The settlement package was sent in two parts, via email, on March 4, 2019, at 3:49 p.m., and 3:54 p.m. and by mail, on March 6, 2019. On March 4, 2019, at 4:30 p.m., Defense counsel confirmed, via email, that she was in receipt of the settlement letters and attachments.[2] Defense counsel also noted in her email that she was expecting to receive, by mail, a CD with the attachments to “make sure we have everything.” (Exhibit A at 3). That CD arrived in the mail on March 6, 2019. (Defendant's Oral Argument Exhibit A at 1).[3] The actual exhibits received by Defendant after March 4, 2019, other than the anesthesiology bill that was supplied on March 11, 2019, could not be ascertained from the record. Although Defendant was clearly in receipt of a portion of the information packages on March 4, 2019 (Doc. 5 at 7), counsel was unable to identify the specific additional information that was not received until March 6, 2019.

         Defendants removed this action on April 5, 2019, more than thirty days after March 4, 2019 but exactly thirty days after March 6, 2019.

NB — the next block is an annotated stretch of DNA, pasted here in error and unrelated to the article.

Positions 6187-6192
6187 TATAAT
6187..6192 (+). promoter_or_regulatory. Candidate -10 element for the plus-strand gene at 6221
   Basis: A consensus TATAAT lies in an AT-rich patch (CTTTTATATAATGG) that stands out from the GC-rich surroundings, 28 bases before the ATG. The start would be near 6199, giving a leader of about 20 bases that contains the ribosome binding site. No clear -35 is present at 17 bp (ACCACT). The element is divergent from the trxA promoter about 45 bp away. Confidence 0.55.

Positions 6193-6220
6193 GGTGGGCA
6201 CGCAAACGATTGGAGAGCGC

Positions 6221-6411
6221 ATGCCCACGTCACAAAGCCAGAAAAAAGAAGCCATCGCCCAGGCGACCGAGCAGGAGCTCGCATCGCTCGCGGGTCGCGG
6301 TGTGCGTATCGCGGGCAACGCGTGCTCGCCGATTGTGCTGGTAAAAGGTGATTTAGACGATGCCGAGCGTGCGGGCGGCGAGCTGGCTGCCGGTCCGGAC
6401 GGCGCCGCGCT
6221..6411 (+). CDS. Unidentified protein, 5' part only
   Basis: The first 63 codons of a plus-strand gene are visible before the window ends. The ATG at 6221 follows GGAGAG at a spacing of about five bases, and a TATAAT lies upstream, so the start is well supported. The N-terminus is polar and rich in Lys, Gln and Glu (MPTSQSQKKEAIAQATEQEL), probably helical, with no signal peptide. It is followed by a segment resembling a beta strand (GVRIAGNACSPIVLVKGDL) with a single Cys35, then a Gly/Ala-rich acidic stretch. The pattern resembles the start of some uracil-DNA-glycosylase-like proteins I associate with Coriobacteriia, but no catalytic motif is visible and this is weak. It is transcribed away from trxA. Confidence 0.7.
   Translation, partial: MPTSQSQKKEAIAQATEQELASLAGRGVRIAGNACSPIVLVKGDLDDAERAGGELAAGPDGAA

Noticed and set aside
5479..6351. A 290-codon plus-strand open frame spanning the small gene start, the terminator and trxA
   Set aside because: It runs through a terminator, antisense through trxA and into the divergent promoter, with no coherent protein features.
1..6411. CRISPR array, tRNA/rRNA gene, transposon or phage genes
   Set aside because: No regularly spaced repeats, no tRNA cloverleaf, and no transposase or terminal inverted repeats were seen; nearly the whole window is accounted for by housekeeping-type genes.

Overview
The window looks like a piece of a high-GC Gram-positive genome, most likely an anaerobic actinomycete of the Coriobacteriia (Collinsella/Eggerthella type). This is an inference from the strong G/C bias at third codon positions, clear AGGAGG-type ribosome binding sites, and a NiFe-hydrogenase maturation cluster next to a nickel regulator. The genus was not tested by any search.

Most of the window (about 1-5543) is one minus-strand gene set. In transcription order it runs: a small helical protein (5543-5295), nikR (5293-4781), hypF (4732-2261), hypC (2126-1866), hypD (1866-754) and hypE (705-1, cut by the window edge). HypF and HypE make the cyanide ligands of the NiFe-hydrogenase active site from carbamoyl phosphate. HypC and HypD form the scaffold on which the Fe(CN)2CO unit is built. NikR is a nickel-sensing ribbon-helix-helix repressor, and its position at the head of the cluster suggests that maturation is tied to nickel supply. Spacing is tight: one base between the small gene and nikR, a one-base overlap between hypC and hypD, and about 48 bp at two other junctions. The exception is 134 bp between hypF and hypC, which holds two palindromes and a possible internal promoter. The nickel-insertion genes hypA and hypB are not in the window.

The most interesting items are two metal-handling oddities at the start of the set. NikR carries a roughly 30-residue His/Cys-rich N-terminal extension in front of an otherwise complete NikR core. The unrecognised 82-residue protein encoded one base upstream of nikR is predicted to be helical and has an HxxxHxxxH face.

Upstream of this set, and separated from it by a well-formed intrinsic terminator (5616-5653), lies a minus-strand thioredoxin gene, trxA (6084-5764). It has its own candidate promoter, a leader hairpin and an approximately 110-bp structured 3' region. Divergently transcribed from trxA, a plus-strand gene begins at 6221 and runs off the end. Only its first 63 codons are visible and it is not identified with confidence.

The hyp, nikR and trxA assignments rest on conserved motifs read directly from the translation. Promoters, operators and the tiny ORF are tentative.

II. Discussion.

         The Court's jurisdiction in this matter is premised on diversity of the parties and an amount in controversy exceeding $75, 000. 28 U.S.C. §§ 1332, 1441, and 1446. (Doc. 1). Diversity of the parties is not challenged by the Plaintiffs. Additionally, there is no dispute that the totality of the information produced by the Plaintiffs no later than March 6, 2019 would establish a jurisdictional amount in excess of $75, 000. The issue in this motion is whether Plaintiffs' production of information on March 4, 2019 was sufficient to trigger the running of the thirty-day period for removal.

         28 U.S.C. §1446(b) sets forth the preconditions for removal in two types of cases: (1) cases removable on the basis of an initial pleading; and (2) cases that later become removable on the basis of “a copy of an amended pleading, motion, order or other paper.” This case is of the second variety, often referred to as a second paragraph removal. Under that provision, 28 U.S.C. § 1446(b)(3), a notice of removal is timely if filed within 30 days of receiving a “copy of an amended pleading, motion, order or other paper from which it may first be ascertained that the case is one which is or has become removable.”